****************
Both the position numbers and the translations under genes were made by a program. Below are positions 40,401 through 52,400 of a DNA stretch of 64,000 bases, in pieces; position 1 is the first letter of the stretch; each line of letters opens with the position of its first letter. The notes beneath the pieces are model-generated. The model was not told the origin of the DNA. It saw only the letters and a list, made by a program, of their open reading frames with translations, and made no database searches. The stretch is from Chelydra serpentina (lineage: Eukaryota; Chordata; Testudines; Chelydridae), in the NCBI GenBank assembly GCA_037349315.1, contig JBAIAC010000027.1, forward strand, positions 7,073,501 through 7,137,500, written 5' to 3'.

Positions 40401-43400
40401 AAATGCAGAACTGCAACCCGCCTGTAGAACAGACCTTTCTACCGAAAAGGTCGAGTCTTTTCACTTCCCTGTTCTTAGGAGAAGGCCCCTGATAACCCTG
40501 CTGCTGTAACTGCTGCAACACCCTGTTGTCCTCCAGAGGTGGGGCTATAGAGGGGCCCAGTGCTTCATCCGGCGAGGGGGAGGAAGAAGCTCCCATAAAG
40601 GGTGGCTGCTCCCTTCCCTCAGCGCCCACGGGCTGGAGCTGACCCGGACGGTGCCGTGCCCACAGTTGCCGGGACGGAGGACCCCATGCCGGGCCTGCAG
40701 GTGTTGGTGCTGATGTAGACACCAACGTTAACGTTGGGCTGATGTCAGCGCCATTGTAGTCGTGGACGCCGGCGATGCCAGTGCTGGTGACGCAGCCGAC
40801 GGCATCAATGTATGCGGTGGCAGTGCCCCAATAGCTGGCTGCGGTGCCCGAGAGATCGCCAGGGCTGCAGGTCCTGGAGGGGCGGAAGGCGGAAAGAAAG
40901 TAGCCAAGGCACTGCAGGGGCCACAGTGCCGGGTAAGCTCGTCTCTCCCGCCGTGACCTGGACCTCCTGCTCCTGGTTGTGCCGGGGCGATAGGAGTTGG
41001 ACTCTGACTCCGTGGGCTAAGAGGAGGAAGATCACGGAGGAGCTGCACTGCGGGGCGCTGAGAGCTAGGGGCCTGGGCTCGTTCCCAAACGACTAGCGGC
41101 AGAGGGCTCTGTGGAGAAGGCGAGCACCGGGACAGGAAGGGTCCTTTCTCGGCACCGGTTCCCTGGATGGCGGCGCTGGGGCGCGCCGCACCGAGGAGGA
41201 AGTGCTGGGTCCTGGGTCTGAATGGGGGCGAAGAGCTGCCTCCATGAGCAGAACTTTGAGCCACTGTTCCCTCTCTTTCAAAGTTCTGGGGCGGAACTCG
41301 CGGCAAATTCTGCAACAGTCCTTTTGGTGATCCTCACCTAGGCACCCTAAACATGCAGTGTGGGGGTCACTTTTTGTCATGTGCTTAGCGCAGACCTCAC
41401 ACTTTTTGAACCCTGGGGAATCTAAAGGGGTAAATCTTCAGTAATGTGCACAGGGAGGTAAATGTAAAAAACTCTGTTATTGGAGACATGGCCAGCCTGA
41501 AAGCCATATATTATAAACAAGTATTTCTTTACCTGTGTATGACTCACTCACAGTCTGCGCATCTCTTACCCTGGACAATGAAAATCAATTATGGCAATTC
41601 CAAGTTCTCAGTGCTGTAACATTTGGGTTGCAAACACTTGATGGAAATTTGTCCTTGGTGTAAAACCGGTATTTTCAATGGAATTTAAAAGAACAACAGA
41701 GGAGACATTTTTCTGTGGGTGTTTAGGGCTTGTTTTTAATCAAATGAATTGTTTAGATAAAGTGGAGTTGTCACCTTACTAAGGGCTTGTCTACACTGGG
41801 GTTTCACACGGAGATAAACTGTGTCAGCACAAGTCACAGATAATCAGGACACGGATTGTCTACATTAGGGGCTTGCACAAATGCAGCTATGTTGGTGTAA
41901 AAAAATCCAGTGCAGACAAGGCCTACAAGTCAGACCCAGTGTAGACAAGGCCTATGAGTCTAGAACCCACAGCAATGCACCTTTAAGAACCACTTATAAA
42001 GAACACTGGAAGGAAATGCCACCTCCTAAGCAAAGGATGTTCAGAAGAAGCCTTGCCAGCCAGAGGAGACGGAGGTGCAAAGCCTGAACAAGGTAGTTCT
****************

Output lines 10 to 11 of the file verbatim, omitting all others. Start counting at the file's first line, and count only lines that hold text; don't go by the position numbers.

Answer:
41101 AGAGGGCTCTGTGGAGAAGGCGAGCACCGGGACAGGAAGGGTCCTTTCTCGGCACCGGTTCCCTGGATGGCGGCGCTGGGGCGCGCCGCACCGAGGAGGA
41201 AGTGCTGGGTCCTGGGTCTGAATGGGGGCGAAGAGCTGCCTCCATGAGCAGAACTTTGAGCCACTGTTCCCTCTCTTTCAAAGTTCTGGGGCGGAACTCG